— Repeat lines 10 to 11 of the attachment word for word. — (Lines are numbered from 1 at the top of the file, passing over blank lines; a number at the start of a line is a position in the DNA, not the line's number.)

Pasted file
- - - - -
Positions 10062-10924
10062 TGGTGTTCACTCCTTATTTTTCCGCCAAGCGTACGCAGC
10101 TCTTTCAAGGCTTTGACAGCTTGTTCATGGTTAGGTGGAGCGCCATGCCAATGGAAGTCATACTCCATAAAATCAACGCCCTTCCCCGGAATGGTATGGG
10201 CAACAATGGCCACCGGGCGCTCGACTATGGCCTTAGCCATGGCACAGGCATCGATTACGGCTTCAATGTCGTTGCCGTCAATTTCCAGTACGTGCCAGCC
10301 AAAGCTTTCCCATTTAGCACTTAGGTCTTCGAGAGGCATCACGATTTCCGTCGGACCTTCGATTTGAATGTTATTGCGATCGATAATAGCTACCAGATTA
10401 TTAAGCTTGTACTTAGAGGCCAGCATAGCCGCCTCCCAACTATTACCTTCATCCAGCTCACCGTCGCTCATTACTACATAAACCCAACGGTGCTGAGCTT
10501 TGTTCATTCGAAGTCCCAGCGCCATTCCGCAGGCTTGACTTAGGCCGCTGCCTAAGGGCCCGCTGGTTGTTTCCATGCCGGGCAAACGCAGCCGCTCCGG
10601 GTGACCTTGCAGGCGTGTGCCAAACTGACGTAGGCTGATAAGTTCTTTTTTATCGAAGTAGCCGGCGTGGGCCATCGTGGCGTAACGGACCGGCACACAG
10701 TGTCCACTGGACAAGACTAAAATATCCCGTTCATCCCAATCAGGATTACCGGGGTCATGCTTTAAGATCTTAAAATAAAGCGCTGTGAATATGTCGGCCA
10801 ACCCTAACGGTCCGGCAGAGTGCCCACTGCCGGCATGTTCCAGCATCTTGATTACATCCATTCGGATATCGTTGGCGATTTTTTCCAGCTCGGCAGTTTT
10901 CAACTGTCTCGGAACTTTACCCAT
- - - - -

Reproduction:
10801 ACCCTAACGGTCCGGCAGAGTGCCCACTGCCGGCATGTTCCAGCATCTTGATTACATCCATTCGGATATCGTTGGCGATTTTTTCCAGCTCGGCAGTTTT
10901 CAACTGTCTCGGAACTTTACCCAT